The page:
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Die Hard: Vendetta Preview

John McClane and the rest of the Die Hard posse hit the GameCube.


Fans of the Die Hard films have had the good fortune of receiving a number PC, console, and arcade games inspired by the series in the past. Just this spring, for example, Sierra released a PC first-person shooter called Die Hard: Nakatomi Plaza, a game based on the events that were featured in the original Bruce Willis film. The latest game in this popular action series will arrive this November in the form of a first-person shooter titled Die Hard: Vendetta. Though, the game isn't actually based on any of the films--it's an entirely new story that features John McClane and several other Die Hard characters.

Looks like trouble is brewing again.
Looks like trouble is brewing again.

Die Hard: Vendetta's story takes place after the events that transpired in the third Die Hard film. Lucy McClane, John McClane's daughter (who appeared briefly in the first film as a child), is now a police officer who finds herself caught up in a situation that unsurprisingly involves lots of bad guys with guns. John McClane sees the events begin to unfold on television and heads down to the scene, where he meets up with old friends like Sgt. Al Powell and even news reporter Dick Thornburg. From this point, you play the game as John McClane, who must rescue his daughter. Though, the game doesn't end there. In fact, Lucy ends up helping her father throughout a great deal of the game, and he definitely needs all the help he can get, since Hans Gruber's son is in town, and he wants to pick up where his dad, who was the villain in the original Die Hard film, left off.

The gameplay in Die Hard: Vendetta is like that of most first-person shooters, though the game is set up in a way that will accommodate two distinct types of play styles. You can either run through the game with guns blazing or take a stealthier approach. The first approach, as you might imagine, involves you running around the game's environments and shooting every bad guy in sight, which isn't hard, since the game defaults with its aggressive auto-aim feature on, and it basically automatically targets every available enemy in succession, allowing you to shoot with ease. Though, you have to be careful, as many of the levels are set in public areas like art museums, movie theaters, and restaurants, where there are a lot of innocent people. If you accidentally shoot one of the bystanders, the mission will end.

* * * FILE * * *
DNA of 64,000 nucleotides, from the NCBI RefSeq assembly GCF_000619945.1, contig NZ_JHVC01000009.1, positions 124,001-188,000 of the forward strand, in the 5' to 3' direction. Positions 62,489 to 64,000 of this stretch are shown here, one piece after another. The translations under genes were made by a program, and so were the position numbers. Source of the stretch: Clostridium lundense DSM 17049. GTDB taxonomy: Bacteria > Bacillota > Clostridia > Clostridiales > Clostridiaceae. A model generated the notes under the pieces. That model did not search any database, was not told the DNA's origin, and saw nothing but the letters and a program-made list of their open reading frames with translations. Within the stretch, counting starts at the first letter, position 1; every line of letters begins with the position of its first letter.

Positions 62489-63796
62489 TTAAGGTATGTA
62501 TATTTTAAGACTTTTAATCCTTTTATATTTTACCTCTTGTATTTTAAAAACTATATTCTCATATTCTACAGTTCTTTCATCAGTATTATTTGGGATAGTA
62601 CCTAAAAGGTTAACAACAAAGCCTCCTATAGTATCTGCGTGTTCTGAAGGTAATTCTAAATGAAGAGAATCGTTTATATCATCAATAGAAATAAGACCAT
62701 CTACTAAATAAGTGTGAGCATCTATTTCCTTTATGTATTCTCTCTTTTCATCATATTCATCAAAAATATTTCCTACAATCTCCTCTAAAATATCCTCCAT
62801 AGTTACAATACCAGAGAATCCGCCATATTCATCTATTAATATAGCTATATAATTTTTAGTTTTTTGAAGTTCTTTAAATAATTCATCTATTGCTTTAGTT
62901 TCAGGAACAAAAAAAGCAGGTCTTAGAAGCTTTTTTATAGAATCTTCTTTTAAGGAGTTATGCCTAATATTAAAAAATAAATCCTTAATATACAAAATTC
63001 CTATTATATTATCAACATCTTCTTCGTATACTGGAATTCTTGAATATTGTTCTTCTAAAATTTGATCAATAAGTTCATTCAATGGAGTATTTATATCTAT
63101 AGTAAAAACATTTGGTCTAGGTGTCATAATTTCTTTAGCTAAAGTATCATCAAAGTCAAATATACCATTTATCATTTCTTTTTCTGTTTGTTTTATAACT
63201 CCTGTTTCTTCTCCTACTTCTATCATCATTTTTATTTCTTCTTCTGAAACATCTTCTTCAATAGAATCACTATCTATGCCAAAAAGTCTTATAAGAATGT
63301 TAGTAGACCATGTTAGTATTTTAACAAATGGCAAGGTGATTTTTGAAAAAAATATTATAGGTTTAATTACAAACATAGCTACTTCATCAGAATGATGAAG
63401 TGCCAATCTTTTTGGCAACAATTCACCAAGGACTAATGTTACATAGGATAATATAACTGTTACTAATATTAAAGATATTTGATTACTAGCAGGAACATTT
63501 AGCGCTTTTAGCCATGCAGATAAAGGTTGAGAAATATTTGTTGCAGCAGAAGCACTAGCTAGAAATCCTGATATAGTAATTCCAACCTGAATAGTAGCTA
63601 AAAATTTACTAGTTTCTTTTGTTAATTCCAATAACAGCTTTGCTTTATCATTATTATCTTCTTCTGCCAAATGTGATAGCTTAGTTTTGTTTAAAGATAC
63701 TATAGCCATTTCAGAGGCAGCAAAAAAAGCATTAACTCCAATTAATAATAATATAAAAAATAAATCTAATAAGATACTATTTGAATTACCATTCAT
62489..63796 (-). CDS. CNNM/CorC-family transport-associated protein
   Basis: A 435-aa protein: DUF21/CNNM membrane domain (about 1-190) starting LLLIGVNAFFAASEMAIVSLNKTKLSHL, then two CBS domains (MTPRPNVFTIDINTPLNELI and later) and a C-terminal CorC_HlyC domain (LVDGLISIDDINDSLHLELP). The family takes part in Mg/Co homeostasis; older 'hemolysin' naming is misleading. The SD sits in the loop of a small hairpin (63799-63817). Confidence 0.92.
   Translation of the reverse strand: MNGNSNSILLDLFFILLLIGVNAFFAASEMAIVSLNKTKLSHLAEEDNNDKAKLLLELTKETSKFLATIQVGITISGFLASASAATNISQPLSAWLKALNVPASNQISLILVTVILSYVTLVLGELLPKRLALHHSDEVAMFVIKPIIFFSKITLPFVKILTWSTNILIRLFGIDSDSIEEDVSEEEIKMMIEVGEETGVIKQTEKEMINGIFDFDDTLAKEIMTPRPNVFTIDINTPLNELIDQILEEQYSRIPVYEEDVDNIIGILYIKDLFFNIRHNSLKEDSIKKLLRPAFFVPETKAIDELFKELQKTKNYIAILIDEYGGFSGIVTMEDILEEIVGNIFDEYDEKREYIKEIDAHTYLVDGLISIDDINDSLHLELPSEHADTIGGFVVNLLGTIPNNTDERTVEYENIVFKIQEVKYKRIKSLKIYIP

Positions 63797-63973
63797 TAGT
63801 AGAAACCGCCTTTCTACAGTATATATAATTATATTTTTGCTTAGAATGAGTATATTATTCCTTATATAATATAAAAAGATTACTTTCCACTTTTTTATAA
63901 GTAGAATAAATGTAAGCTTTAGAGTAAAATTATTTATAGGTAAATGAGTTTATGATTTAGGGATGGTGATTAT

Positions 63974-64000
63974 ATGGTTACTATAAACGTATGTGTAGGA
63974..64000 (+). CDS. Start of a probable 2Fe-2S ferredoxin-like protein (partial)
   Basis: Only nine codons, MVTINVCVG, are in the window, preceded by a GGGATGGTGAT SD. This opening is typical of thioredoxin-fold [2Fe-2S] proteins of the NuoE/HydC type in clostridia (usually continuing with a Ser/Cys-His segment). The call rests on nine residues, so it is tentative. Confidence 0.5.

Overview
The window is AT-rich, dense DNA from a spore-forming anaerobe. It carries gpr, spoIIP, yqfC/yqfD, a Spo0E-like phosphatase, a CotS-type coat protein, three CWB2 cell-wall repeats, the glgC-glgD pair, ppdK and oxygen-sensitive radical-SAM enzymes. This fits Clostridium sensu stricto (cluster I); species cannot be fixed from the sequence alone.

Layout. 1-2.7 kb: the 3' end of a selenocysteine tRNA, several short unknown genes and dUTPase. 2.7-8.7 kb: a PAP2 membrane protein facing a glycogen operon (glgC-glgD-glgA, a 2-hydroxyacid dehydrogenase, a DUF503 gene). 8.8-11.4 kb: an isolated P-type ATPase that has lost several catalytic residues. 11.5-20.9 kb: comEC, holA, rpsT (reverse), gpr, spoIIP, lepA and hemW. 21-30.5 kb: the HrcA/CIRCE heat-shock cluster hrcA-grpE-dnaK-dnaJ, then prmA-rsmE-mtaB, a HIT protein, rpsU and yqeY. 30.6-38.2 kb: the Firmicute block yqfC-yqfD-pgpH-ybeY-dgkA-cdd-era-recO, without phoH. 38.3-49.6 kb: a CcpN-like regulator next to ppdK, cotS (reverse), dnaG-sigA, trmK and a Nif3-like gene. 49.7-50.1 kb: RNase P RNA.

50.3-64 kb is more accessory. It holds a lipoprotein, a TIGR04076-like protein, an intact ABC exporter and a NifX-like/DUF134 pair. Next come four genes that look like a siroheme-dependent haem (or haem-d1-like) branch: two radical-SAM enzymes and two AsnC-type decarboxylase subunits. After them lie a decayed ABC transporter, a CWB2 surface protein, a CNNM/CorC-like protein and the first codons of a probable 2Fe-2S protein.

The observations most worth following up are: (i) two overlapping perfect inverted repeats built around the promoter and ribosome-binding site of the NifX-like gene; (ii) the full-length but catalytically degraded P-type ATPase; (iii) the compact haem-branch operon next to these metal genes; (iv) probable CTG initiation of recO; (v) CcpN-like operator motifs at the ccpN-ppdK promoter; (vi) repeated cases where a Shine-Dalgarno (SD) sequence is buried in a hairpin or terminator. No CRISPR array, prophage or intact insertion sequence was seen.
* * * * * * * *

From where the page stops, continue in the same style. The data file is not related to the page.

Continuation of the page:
Yep, this is trouble all right.
Yep, this is trouble all right.

When there are hostages or innocent people around, the stealthy approach is often the better way to go. For instance, if you sneak into an area undetected, you'll find that the bad guys often lose focus and start to converse. If you take your time, you'll often get an opportunity to turn the tables. For example, when a criminal with a gun turns his back, you can sneak up on him, put him in a headlock with your gun pointed at his head, and order the others to lay down their weapons. Once they do, you can run over and pick up their guns. If you don't, they'll quickly try to pick up their weapons and fire on you. You'll also find alternate methods and routes if you look around before running into the front door of a building with your guns blazing. Of course, there are situations that simply call for firepower and lots of it. Luckily for McClane, the designers have put quite an arsenal of weapons into the game, including revolvers, automatic pistols, sniper rifles, submachine guns, and even crossbows. All the weapons can be fired with both hands, so if you pick up two revolvers, you can choose to have one in each hand for double the pleasure. Trying to aim these weapons manually is a bit rough, but we're hoping the developers can smooth the control for aiming out a bit more before the game ships.

In its current state, the game looks like it's coming together well. The visuals are very sharp, but the character models are a bit stingy with the polygons, resulting in characters who look a bit blockier than GameCube owners are accustomed to. The textures aren't of the highest quality either, but the game does offer a lot of different environmental details and moves at a fairly nice and steady pace. The sound, which features Dolby Pro Logic II support, is rich and varied. The game includes a great deal of voice acting, including a lot of Die Hard-style phrases that are more than a bit colorful.

At the very least, fans of the Die Hard films should be interested in the game's story line, which is completely original. Die Hard: Vendetta's presentation and gameplay seem to be coming along pretty well, but while the game certainly looks promising, we'll have to wait until it's released on November 18 to pass final judgment.

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